It takes nothing more than a glance at a busy parking lot or a quick scroll through a handful of online car configurators to see which colors are the most popular for new cars in America. For those who relish the full spectrum of the rainbow, it's dire. The most popular color, according to data provided by iSeeCars.com, is white, followed closely by black. Then gray, then silver. It's all very monochromatic. These grayscale tones constitute 77.1% of the total.

The first vibrant shade to make an appearance on the list is red at No. 5 with just over 10% of color share. Blue is next at 9%, and then things fall off dramatically. To put the lack of color into perspective, we put together this quick pie chart. Naturally, each slice is colored to match its automotive hue.

We know some of those slices of pie are pretty dinky, so here are the numbers:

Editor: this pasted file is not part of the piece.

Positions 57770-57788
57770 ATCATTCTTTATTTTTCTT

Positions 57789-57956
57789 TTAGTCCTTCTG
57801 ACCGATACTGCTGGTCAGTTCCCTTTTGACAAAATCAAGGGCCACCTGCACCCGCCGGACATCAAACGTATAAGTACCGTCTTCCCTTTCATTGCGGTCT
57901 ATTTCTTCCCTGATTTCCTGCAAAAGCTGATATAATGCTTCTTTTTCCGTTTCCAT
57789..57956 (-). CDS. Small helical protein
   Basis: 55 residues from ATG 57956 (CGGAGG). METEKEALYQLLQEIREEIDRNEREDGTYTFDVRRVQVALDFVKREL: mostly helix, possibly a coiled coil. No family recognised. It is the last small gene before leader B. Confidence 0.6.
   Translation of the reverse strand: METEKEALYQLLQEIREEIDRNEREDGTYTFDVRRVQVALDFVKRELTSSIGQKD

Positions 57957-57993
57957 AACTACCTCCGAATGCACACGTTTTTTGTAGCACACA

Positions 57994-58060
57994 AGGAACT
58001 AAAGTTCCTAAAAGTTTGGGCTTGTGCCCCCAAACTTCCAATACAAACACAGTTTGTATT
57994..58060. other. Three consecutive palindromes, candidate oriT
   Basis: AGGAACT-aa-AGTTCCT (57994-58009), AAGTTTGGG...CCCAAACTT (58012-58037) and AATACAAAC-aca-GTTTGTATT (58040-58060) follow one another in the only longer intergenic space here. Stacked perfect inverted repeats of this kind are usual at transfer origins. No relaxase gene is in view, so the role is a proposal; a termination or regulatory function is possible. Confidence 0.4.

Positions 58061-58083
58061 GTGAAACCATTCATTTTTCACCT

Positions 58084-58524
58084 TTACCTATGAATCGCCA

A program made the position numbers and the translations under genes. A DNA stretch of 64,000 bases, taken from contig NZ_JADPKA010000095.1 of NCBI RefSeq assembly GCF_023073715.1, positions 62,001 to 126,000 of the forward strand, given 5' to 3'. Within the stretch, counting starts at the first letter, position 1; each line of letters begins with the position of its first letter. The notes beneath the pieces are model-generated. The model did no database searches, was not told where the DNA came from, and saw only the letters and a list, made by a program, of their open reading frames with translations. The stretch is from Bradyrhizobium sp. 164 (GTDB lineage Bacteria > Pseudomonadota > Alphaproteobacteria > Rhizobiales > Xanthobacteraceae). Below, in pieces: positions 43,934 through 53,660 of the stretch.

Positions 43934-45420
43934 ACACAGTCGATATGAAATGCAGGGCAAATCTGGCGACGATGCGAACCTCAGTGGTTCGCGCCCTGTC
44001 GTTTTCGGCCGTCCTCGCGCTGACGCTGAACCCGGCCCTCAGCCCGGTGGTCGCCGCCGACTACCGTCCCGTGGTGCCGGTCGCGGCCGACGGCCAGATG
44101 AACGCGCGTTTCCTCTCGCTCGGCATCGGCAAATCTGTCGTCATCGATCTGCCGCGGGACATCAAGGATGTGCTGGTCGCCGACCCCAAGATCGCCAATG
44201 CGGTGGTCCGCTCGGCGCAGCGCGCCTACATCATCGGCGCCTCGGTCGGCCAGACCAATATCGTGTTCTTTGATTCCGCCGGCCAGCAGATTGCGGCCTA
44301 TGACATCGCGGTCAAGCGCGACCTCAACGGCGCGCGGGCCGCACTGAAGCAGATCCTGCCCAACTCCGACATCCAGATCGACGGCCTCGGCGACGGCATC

1. White, 23.9%
  2. Black, 23.2%
  3. Gray, 15.5%
  4. Silver, 14.5%
  5. Red, 10.3%
  6. Blue, 9%
  7. Brown, 1.4%
  8. Green, 0.7%
  9. Beige, 0.4%
  10. Orange, 0.4%
  11. Gold, 0.3%
  12. Yellow, 0.2%
  13. Purple, 0.1%

Note that these data come from model years 2014-2018, and we honestly wouldn't be surprised if things were even more skewed in the direction of grays by now. It seems automakers are really diving into the not-black well with shades like graphite, titanium and tungsten. And we don't put the blame for boring shades on the car companies, because we're sure they'd gladly paint their cars any color that customers want to order.

Lest you think this is an issue solely with Americans, check out this post from the dataisbeautiful Reddit community. As you can see from their much prettier chart, the black-white-gray brigade is just as strong in Poland as it is in the United States. According to automotive paint supplier PPG (via The Drive), it's the same story all across the globe.


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